Remember, coaching is about caring for someone and developing them. When you have a supportive relationship, you can speak your mind freely. You already know that the other person will see the positive intention in your words, independently of whether they agree or not.

Which Words Should be Used to Give Feedback?

“Eh how come your hair is so messy? You are so busy till you never have no time to cut your hair, ah?” is a personal message you only pass to a very good friend who trusts you a lot.

Our language is full of words that have a disempowering effect. As a basic rule, turning our words and phrases into a positive notion will help to gain acceptance for feedback without hurting the coachee.

“Why are you always late for meetings. You have to be on time” is a strong message in a disempowering language spoken with the typical Singapore word “always”.

Firstly, avoid “always” and “never” when you give feedback. Hardly anyone is that bad.

Secondly, turn retrospective blame “Why are you always late for meetings?” into prospective good behaviour with “What can you do to contribute to our meetings in future?” Discovery questioning is a powerful, forward-looking technique that avoids one party losing face and emphasises solutioning rather than blaming.

Thirdly, don’t generalise feedback. Link it to a certain situation so that all ambiguity and with it the dispute about it is limited. State Situation – Behaviour – Impact (SBI) like in

“Yesterday for our meeting with our clients, you arrived 15 minutes after the stated start time. I am concerned, this has presented an unprofessional image to our clients.”

Conclusion

Coaching is about believing in someone and then taking action to help that person be his or her very best. Do try to use the above tips to create the coachable moment before you coach.

Read also: The Best Coach I Ever Had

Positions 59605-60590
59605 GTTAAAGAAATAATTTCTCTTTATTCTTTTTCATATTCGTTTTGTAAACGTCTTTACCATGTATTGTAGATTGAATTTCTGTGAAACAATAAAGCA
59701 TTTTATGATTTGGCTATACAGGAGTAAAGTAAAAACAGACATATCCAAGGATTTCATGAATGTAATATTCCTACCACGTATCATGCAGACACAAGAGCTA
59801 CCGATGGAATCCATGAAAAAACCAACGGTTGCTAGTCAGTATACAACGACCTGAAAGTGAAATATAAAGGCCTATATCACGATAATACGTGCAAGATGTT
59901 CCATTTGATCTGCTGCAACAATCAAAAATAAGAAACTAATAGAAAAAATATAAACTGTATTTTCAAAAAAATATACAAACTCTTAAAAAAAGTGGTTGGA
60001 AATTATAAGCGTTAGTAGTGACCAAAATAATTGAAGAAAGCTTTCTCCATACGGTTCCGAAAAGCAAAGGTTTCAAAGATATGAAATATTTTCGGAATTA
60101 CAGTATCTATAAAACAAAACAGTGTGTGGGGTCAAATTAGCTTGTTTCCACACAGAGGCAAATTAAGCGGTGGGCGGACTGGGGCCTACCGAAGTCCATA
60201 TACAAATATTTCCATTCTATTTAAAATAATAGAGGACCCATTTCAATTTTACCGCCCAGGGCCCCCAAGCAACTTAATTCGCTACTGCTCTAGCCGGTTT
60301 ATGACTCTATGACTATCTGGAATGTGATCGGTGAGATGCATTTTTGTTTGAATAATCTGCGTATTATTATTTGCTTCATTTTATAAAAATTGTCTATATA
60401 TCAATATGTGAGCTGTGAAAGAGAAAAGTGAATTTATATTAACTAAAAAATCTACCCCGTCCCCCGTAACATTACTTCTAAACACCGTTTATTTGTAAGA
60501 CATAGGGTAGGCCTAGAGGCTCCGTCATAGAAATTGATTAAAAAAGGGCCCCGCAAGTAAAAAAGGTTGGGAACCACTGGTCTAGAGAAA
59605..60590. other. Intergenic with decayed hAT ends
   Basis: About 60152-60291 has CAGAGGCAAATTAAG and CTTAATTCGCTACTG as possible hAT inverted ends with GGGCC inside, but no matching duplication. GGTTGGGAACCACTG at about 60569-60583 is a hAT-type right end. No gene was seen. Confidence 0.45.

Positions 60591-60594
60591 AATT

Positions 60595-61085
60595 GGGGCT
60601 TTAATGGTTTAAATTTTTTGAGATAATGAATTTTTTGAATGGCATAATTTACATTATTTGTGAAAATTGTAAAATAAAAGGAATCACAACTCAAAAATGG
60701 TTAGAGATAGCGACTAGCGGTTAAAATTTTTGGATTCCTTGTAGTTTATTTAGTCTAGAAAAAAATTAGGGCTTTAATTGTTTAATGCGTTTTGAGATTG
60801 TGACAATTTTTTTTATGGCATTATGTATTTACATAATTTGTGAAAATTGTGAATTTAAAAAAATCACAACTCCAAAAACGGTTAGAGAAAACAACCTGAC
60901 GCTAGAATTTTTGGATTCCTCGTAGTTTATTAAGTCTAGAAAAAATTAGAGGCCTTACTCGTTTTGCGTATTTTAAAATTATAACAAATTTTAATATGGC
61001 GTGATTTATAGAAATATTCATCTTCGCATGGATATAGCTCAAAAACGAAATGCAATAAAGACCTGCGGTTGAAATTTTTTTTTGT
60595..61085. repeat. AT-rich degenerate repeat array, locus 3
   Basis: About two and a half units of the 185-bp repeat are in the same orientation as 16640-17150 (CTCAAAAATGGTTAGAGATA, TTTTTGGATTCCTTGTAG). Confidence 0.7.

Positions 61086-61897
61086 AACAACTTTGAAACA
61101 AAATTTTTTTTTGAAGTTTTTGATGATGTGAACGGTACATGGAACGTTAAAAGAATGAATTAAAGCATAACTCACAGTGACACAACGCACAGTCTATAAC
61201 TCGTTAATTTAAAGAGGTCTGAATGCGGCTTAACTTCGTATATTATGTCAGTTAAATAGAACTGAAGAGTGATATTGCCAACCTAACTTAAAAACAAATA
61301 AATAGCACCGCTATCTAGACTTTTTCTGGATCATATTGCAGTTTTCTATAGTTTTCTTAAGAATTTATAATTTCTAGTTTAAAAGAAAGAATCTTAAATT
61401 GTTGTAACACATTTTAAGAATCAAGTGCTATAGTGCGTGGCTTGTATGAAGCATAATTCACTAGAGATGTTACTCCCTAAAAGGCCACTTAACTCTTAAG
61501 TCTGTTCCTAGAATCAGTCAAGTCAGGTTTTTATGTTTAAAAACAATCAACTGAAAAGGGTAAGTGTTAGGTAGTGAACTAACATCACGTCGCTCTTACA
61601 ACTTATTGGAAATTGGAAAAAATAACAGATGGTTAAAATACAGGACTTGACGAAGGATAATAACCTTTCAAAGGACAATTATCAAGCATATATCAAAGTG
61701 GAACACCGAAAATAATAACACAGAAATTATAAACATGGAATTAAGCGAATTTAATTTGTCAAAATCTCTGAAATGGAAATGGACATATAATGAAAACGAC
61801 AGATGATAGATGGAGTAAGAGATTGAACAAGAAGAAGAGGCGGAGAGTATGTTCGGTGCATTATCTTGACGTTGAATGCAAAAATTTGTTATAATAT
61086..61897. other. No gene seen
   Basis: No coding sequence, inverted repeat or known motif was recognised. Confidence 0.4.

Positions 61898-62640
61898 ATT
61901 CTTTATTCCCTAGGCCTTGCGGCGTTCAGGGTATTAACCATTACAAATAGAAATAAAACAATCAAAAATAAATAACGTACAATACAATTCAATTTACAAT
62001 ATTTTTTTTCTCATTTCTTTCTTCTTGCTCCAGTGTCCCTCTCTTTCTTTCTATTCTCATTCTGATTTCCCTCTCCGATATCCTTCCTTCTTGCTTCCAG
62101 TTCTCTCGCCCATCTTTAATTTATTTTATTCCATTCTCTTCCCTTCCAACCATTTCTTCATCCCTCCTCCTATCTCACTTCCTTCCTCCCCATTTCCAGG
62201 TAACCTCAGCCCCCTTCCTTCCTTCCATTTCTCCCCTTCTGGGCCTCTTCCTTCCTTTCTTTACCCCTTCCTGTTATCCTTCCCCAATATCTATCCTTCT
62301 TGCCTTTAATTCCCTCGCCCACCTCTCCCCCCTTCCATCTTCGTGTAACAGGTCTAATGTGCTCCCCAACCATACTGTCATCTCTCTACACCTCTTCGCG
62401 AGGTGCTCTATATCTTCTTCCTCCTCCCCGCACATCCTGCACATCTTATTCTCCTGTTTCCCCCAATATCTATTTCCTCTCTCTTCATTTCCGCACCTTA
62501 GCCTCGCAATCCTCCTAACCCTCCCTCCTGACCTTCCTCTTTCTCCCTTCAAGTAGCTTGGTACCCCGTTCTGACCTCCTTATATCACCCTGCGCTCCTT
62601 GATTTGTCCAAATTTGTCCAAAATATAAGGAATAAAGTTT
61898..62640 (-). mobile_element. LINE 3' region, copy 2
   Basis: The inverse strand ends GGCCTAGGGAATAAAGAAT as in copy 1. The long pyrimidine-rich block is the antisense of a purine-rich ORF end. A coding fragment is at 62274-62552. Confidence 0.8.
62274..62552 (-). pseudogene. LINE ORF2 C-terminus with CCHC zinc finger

Leadership, OD, Staff Development

Revisiting Management by Walking About (MBWA)

MBWA - Management by walking about

Management by walking about

Some twenty years ago, just after I was hired by General Electric Capital and tasked to implement something as strange to a bank as continuous improvement in their newly acquired, yet dusty German banking environment, life was not walk in the park anymore. Gaining the skills for the new job with the help of the outstanding GE Capital people development engine was challenging but rewarding.

Putting these skills to work was the real test. Even the nice title as director and AVP did not help much, when I needed to “sell” the idea of improving and innovating the business to fellow directors who were already doing great. More often than not, I found myself having nice frameworks on great PowerPoint pitches but no clue how to approach them. A real hard nut to crack seemed to be our Sales Director, Gerald.

Immediately after I joined, Esther, our HR Director appeared at my office. I thought, something bad must have happened. Why else does the HR Director pop up in my office. No, there was nothing. And, some minutes after she left I had already forgotten what the chat was about. I thought, she was checking on the rookie. And, I disliked this encounter since I did not like people checking on me and I certainly did not enjoy small talk. To my surprise, Esther came back again and again. Nearly every week she sat in my office to have a chat. This was her way of management by walking about. How annoying.

vocOne day, I thought I put her to a test and explained my problem with approaching Gerald to her. This was my try to turn small talk into something useful for me. And, I wanted to find out whether there was more than just hot air. To my surprise she immediately knew what I was talking about and she seemed prepared for this conversation.

She started with a series of questions that appeared to be back to small talk again. Questions to find out what I knew about Gerald. There was not much. She offered some information about Gerald to me. I learned about his favourite football club FC Cologne, his kids, their age, their hobbies etc. Everything was new to me. She nailed the conversation with a hint: “Wait until FC Cologne wins and then approach Gerald. But make sure you talk football before you get to your points.”

I did. It worked. The project Gerald and I started in Sales together was so successful, that our project leaders had to present it to the GE Capital HQ in Stamford, Connecticut.